Goats Excel at Learning and Remembering a Complex Tasks
Posted on March 29, 2014 Comments (1)
I like research showing animals using intelligence that seems advanced, for example: Crow Using a Sequence of Three Tools – Insightful Problem Solving in an Asian Elephant – Bird-brains smarter than your average ape – Tropical Lizards Can Solve Novel Problems and Remember the Solutions – Pigeon Solves Box and Banana Problem.
I also like open access science, and this has both: Goats excel at learning and remembering a highly novel cognitive task
The individual learning abilities and long-term memory of goats highlighted in our study suggest that domestication has not affected goat physical cognition. However, these cognitive abilities contrast with the apparent lack of social learning, suggesting that relatively intelligent species do not always preferentially learn socially. We propose that goat cognition, and maybe more generally ungulate cognition, is mainly driven by the need to forage efficiently in harsh environments and feed on plants that are difficult to access and to process, more than by the computational demands of sociality. Our results could also explain why goats are so successful at colonizing new environments.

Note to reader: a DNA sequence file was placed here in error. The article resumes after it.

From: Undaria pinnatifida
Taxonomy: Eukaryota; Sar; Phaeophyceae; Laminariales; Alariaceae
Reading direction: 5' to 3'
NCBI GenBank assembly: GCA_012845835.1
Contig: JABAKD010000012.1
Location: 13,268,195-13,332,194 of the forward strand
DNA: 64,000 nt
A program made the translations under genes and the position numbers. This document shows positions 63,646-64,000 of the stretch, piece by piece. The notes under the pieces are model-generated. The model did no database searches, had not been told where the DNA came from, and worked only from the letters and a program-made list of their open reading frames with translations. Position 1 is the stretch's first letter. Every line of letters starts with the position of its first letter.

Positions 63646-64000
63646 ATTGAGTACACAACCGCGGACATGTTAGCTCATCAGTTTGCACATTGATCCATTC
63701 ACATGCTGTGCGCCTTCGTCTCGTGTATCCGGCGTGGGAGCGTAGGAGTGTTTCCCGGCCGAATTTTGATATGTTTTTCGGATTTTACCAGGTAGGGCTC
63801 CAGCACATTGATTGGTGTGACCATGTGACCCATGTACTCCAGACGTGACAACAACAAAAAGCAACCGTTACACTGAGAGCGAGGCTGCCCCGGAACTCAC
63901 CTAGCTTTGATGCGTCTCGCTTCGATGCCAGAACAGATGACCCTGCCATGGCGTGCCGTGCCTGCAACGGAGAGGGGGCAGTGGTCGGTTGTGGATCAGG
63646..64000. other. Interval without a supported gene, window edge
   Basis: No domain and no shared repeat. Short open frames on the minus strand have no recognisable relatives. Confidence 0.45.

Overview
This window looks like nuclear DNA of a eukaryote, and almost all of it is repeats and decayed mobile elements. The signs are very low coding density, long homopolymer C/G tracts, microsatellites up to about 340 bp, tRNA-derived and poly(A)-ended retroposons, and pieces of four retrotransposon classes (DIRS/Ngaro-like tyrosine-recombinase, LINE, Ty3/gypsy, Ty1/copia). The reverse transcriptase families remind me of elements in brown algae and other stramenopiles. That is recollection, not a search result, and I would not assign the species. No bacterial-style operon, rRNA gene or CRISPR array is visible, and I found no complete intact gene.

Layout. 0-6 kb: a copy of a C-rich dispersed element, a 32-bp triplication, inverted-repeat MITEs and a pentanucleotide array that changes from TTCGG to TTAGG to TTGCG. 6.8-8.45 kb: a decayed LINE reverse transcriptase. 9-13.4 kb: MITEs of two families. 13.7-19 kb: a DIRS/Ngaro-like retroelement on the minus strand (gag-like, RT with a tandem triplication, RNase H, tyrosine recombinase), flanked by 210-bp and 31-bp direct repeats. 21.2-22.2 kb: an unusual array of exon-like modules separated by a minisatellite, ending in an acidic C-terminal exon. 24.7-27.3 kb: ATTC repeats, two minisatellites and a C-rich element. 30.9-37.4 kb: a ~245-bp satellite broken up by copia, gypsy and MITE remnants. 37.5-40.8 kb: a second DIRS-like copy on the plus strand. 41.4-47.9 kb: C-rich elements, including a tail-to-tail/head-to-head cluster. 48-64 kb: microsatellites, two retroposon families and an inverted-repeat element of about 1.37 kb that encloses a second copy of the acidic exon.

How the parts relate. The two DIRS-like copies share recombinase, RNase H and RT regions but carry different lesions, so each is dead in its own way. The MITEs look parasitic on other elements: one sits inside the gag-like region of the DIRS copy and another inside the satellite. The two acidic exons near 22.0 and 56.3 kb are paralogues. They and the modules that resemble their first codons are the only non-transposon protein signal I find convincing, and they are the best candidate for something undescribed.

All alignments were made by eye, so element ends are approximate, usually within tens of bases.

The experiment was done with domesticated goats. I also learned this from the article, which I didn’t know before:
In total, 9/12 trained goats successfully learned the two-step task. This was done within 12.0 ± 1.4 trials (range = 8–22 trials; corresponding to 4.33 ± 0.54 days of training for the entire learning phase, range = 3–6 days; Table 1). Among these successful goats, the number of trials required to learn the task did not differ between goats that had a demonstrator (two observers: 11.5 ± 1.5 trials) and those that did not (four demonstrators and three controls: 12.1 ± 1.8 trials; linear model (LM): F1,1 = 0.96; P = 0.51), suggesting that goats did not learn the task socially.